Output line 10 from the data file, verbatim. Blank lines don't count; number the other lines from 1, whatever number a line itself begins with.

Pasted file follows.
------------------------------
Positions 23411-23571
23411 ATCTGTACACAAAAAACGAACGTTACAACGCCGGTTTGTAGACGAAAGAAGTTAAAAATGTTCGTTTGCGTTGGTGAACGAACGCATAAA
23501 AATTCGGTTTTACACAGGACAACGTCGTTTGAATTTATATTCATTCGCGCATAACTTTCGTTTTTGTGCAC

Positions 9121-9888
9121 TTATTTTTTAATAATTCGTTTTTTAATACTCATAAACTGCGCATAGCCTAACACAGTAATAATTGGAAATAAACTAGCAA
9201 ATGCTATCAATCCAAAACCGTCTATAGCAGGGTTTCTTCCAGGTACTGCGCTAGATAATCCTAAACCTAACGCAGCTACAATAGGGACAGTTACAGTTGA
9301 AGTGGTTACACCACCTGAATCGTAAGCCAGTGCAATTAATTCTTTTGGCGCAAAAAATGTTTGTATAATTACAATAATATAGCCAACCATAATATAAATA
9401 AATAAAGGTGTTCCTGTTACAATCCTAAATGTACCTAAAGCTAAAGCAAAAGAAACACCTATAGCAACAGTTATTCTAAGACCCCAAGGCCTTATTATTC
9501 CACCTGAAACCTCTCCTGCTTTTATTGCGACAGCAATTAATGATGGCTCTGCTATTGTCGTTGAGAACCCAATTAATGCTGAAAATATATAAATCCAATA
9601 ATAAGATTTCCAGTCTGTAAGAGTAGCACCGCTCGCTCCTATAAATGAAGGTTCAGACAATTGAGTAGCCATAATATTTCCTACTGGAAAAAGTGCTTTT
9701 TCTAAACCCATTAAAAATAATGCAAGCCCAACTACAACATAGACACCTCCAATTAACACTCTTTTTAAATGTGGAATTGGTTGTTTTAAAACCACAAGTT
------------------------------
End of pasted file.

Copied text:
9601 ATAAGATTTCCAGTCTGTAAGAGTAGCACCGCTCGCTCCTATAAATGAAGGTTCAGACAATTGAGTAGCCATAATATTTCCTACTGGAAAAAGTGCTTTT